“The human mind is a fearful instrument of adaptation, and in nothing is this more clearly shown than in its mysterious powers of resilience, self-protection, and self-healing. Unless an event completely shatters the order of one’s life, the mind, if it has youth and health and time enough, accepts the inevitable and gets itself ready for the next happening like a grimly dutiful American tourist who, on arriving at a new town, looks around him, takes his bearings, and says, ‘Well, where do I go from here?’”
-Thomas Wolfe, Look Homeward Angel
If I had one word to describe the experience of my first week in Belgium, it’d be: adaptation. The forward momentum of the travels and travails I’ve experienced thus far has done much to prevent me from becoming completely overwhelmed by the sensory overload that inevitably accompanies the arrival in a new country, thousands of miles removed from the familiar. By narrowly focusing on each individual task and objective, I was able to successfully navigate the way to my new my new home in Ghent. Each setback I came across warranted my undivided attention and every little victory warranted extant jubilation. In reflecting back on the time between when my plane touched down in Paris and the first day in Ghent, I would certainly emphasize the need for taking a more zen-like approach toward the travails of travel and resettlement.
I’ve endured the extreme time zone jump that comes with flying across the Atlantic several times now. The sense of miraculously jumping hours ahead in time has in the past left me disoriented and exhausted. I took a direct flight from JFK in New York that left at midnight and landed in Paris at about two in the afternoon. The flight was actually half the time of my time zone shift, and I’ve never been able to sleep on planes, so I already prepared myself for an incredibly long day, and hopefully an early night. I set a rather straightforward goal for my first day in Europe: make it to Ghent. All I had to do was navigate the labyrinthine Charles De Gaulle Airport, take three separate trains, and then navigate through the streets of unknown countries all the while carrying 90 pounds of luggage and an indecipherable New York accent. (As I’ve been told many times now by non-native English speakers I’ve come across.)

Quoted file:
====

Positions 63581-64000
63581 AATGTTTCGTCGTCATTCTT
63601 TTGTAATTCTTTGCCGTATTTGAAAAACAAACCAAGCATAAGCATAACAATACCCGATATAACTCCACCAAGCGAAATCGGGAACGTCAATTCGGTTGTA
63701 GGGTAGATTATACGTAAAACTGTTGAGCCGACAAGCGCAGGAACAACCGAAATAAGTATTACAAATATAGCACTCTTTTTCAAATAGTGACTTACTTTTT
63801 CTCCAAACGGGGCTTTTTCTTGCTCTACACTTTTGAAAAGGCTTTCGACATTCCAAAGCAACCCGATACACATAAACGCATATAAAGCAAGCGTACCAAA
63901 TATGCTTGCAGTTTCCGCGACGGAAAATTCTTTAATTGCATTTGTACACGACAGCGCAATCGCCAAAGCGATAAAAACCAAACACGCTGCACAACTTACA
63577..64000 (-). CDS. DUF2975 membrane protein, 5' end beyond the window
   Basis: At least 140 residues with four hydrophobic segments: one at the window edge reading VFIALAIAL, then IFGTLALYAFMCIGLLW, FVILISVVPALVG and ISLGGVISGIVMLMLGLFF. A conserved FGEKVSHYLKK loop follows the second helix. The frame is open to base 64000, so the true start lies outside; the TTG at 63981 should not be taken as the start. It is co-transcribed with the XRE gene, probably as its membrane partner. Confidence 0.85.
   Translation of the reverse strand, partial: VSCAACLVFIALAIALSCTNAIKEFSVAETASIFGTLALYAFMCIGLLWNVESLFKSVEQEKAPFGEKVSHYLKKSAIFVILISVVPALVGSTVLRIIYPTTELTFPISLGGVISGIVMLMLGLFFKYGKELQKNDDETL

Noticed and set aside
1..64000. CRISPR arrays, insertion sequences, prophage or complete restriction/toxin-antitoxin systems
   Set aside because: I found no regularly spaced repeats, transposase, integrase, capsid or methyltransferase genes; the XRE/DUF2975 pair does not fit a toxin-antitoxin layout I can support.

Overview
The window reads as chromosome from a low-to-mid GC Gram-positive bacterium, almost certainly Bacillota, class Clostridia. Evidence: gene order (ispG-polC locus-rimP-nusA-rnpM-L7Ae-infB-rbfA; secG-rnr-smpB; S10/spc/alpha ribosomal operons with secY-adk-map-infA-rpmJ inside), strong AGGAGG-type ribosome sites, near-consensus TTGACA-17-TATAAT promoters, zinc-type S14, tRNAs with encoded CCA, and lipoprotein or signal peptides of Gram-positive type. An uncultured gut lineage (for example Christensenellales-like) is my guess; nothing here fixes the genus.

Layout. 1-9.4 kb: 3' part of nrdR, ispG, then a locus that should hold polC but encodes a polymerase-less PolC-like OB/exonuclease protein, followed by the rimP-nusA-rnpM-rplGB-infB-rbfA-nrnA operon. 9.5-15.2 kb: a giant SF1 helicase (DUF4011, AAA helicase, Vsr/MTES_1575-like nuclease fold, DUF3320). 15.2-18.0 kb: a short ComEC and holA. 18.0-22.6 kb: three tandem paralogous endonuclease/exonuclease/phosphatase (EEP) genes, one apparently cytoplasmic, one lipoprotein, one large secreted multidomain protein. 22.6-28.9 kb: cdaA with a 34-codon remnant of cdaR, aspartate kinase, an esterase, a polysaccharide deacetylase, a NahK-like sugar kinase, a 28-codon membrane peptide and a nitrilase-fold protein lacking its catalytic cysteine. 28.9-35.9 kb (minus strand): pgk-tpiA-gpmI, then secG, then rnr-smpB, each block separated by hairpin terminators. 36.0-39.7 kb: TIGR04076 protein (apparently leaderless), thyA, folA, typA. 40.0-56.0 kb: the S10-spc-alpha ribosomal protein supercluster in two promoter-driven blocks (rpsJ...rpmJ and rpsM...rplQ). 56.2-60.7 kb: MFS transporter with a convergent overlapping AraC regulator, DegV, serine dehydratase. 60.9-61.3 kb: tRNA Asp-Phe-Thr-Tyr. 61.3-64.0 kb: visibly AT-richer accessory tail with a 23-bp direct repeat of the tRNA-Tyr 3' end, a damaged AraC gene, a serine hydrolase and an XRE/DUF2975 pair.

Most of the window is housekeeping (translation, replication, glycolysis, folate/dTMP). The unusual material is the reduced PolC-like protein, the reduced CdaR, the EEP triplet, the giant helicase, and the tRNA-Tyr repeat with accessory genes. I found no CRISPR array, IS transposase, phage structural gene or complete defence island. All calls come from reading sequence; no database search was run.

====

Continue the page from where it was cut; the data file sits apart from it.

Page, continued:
For the most part my trip from Paris to Ghent was surprisingly unremarkable. I’ve had more interesting train rides from Central New Jersey into New York City than I did traveling in a foreign country. But that tends to be a condition of most solo travel experiences. When I travel with friends, family, or anyone else really, the stimulus is naturally different. My travel memories from these experiences tend to focus on the content of our conversations, little squabbles over where to visit, the hangry hunt for where to eat, and so on. As a result this type of travel leads to an exploration just as much into the person you are traveling with as the place you are going. Removed from all that, stripped of the ability to openly communicate, and singularly focused on the destination more than the in-between, creates a much more reflective experience. In truth, the simplicity of my journey was in its own way revelatory, and essential to allowing for the self-exploration that only solo travel can provide.